Freedom of the press suffered a blow in August. Nikolai Pashinian, editor of Oragir (Diary) newspaper was sentenced to one year in prison on August 31 for publishing an article alleging corruption involving a trading company linked with senior Ministry of Internal Affairs officials. In early June, Pashinian had lost a civil suit brought by then-Minister of Internal Affairs Serg Sarkisyan and had been ordered to pay U.S.$25,000 in damages to the trading company. Editors at other newspapers publicly demonstrated against the August verdict and said that the case would have a chilling effect on freedom of the press. An official at Tigran Mets, the main newspaper printing plant in Armenia, said in a September interview that the plant had refused to print a successor newspaper published by Pashinian on the grounds that the editor's possible imprisonment would prevent him from repaying the printing debts of Oragir , which was closed after the lawsuit.

Defending Human Rights

Nongovernmental organizations working on human rights issues for the most part avoided frank discussion of Armenia's poor human rights performance. Numerous victims of human rights abuses expressed great fear of retaliation and a marked lack of confidence in the authorities' willingness to act on complaints of abuses, including torture and abuse in the army. Government officials insulted or harassed several Armenian human rights defenders. In February, a Ministry of Defense official warned a member of an organization dealing with conscripts to desist from cooperating with international human rights organizations. In March, Mikael Danielyan, chair of the Armenia Helsinki Association, was accused of making "ungrounded accusations" after he complained about the Ministry of Internal Affairs' refusal to grant access to pre-trial detention facilities for monitoring. Danielyan had submitted written requests and made repeated attempts to gain access for over a year.

The Role of the International Community

Council of Europe

The Council of Europe continued to review Armenia's application for full membership. In January, Human Rights Watch recommended to the Council of Europe's Parliamentary Assembly that it take no further action on Armenia's membership application until the government took concrete steps to demonstrate its commitment to the rule of law. Developments throughout the year indicated that Armenia's accession would be highly premature and would serve to legitimize the government's unwillingness to uphold the rule of law.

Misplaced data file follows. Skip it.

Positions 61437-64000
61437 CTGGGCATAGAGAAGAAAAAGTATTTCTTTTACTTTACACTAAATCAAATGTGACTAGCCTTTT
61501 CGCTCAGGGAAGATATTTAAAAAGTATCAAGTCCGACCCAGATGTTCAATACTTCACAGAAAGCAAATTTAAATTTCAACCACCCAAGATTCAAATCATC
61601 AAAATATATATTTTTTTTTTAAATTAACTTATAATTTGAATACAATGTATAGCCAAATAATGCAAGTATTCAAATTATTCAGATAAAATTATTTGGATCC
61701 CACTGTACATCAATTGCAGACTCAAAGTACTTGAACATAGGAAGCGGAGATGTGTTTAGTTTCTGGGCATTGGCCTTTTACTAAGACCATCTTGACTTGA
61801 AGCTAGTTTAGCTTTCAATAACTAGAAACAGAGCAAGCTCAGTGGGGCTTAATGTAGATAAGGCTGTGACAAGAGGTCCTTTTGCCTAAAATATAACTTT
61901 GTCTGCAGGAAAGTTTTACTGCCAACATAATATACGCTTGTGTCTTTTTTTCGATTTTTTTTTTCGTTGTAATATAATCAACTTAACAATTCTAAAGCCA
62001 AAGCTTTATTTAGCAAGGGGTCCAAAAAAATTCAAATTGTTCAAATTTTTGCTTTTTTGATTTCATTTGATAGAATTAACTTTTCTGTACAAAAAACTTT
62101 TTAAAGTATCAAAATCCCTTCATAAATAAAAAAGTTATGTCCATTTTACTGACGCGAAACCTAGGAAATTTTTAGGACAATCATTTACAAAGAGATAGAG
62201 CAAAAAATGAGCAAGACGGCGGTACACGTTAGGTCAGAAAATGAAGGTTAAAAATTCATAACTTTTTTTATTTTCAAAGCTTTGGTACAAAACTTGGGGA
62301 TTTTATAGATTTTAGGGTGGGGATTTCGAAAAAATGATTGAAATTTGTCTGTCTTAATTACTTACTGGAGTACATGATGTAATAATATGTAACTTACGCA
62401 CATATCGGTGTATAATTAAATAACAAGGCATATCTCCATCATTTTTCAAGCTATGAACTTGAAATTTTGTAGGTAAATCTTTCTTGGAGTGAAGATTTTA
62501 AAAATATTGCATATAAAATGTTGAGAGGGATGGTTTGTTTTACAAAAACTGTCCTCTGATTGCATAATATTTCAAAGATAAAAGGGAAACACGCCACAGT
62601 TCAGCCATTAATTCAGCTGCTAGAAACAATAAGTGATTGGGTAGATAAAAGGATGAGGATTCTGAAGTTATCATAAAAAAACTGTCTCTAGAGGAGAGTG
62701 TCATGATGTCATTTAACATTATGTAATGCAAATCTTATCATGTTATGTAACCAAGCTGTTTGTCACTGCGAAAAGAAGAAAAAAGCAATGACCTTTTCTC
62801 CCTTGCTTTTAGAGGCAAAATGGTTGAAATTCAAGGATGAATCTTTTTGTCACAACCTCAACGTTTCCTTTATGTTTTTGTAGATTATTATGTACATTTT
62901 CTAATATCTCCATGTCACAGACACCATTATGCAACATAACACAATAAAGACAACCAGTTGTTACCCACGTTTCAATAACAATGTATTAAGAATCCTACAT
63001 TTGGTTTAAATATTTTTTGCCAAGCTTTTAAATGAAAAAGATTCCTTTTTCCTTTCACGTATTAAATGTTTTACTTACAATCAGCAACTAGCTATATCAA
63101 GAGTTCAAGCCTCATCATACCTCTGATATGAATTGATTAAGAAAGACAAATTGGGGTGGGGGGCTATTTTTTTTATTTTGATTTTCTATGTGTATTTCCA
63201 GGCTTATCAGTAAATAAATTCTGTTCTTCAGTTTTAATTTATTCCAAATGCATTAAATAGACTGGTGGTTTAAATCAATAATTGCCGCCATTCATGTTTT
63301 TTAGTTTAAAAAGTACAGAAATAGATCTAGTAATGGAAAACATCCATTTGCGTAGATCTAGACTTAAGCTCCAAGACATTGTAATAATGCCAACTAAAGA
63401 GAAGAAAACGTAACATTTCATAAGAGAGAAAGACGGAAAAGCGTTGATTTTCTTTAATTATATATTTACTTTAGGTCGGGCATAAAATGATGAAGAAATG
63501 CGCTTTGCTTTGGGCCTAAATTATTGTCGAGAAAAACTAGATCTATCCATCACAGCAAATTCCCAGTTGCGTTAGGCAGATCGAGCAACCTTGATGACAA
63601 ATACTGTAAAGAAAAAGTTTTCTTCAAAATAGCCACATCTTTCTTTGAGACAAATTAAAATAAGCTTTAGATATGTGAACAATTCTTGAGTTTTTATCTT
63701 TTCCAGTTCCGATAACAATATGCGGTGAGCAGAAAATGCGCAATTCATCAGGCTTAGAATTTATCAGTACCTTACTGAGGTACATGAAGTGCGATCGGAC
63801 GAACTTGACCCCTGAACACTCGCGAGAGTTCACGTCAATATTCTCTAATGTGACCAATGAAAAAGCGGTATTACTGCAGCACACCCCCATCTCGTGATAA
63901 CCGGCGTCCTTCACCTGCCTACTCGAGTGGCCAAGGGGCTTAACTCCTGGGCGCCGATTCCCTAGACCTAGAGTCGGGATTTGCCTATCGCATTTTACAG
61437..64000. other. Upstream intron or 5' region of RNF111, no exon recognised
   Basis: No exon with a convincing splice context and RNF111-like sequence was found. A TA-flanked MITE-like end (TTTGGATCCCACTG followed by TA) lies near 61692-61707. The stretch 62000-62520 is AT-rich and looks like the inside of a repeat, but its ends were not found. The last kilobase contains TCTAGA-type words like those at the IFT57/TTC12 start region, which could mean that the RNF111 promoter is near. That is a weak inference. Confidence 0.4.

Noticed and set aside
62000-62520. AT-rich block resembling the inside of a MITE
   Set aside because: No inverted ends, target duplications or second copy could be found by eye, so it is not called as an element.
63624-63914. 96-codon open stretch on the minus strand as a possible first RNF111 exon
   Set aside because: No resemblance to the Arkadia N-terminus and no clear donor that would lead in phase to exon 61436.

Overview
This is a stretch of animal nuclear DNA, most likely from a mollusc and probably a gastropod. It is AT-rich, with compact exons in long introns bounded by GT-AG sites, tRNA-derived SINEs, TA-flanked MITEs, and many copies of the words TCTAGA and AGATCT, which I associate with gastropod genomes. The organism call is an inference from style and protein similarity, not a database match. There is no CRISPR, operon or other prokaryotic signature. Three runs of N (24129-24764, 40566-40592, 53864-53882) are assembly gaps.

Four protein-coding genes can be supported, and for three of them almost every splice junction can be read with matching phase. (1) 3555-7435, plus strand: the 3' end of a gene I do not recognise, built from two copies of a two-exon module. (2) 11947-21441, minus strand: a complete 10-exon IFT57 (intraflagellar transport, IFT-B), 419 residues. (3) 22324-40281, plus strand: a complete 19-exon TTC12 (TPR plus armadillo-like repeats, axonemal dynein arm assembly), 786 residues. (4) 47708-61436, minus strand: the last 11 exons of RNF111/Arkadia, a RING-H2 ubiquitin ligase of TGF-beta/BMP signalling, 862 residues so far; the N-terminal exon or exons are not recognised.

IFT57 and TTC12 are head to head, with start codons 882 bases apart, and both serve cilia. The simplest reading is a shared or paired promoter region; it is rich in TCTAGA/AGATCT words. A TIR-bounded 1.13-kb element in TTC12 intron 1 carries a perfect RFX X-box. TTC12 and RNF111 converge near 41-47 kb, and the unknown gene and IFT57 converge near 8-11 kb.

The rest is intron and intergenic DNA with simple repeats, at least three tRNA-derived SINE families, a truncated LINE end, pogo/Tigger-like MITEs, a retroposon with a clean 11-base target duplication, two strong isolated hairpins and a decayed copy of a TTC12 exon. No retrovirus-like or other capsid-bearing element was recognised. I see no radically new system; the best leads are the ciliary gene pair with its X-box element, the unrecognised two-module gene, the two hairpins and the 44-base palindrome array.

Organization for Security and Cooperation in Europe (OSCE)

Talks under the auspices of the OSCE Minsk Group to negotiate a settlement to the twelve-year-old conflict with Azerbaijan on the political status of Nagorno Karabakh failed to bring results as of this writing. President Robert Kochariyan and Azerbaijani President Heydar Aliyev held bilateral talks in Geneva in June and August at the urging of the international community. The OSCE announced that it intended to open an office in Yerevan in the later half of the year to assist in promotion of OSCE principles.

United States

The U.S. State Department's Country Reports on Human Rights Practices for 1998 accurately noted that Armenia's constitution provides the executive with extensive powers that are not balanced by an independent judiciary and that the judiciary is subject to political pressure, while the security forces routinely beat detainees during arrest and interrogation. The U.S. State Department Annual Report on International Religious Freedom for 1999 simply outlined many of the legal restrictions on the free practice of religious belief in Armenia, while failing to note that these restrictions are in violation of international law. Members of the U.S. House of Representatives, including members of the Armenian Congressional Caucus, failed to call Armenia publicly to account for its abysmal record in a number of areas, including on religious minorities, while spearheading support for assistance programs that ensure Armenia's status as one of the highest per capita recipients of U.S. assistance in the world.